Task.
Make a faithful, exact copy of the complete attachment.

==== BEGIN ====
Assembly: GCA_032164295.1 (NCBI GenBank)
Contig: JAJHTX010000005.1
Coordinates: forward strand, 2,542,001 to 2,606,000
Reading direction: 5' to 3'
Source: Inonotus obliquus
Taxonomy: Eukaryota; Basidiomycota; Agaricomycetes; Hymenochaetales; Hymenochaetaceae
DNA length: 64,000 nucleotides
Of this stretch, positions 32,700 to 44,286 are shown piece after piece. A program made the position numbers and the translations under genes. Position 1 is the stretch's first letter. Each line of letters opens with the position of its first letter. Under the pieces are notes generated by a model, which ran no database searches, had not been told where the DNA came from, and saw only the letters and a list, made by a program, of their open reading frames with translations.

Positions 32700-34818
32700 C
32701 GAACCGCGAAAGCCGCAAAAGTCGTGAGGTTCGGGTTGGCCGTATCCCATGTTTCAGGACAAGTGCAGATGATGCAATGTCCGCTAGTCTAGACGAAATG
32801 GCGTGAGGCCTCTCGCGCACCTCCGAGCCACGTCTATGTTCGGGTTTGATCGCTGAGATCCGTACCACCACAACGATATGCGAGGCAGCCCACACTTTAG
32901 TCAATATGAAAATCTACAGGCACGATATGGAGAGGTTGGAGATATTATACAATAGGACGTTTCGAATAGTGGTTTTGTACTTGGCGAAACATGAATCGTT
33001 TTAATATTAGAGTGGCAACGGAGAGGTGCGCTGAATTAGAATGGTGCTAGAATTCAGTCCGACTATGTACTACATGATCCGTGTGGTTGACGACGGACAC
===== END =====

Assembly: GCA_032164295.1 (NCBI GenBank)
Contig: JAJHTX010000005.1
Coordinates: forward strand, 2,542,001 to 2,606,000
Reading direction: 5' to 3'
Source: Inonotus obliquus
Taxonomy: Eukaryota; Basidiomycota; Agaricomycetes; Hymenochaetales; Hymenochaetaceae
DNA length: 64,000 nucleotides
Of this stretch, positions 32,700 to 44,286 are shown piece after piece. A program made the position numbers and the translations under genes. Position 1 is the stretch's first letter. Each line of letters opens with the position of its first letter. Under the pieces are notes generated by a model, which ran no database searches, had not been told where the DNA came from, and saw only the letters and a list, made by a program, of their open reading frames with translations.

Positions 32700-34818
32700 C
32701 GAACCGCGAAAGCCGCAAAAGTCGTGAGGTTCGGGTTGGCCGTATCCCATGTTTCAGGACAAGTGCAGATGATGCAATGTCCGCTAGTCTAGACGAAATG
32801 GCGTGAGGCCTCTCGCGCACCTCCGAGCCACGTCTATGTTCGGGTTTGATCGCTGAGATCCGTACCACCACAACGATATGCGAGGCAGCCCACACTTTAG
32901 TCAATATGAAAATCTACAGGCACGATATGGAGAGGTTGGAGATATTATACAATAGGACGTTTCGAATAGTGGTTTTGTACTTGGCGAAACATGAATCGTT
33001 TTAATATTAGAGTGGCAACGGAGAGGTGCGCTGAATTAGAATGGTGCTAGAATTCAGTCCGACTATGTACTACATGATCCGTGTGGTTGACGACGGACAC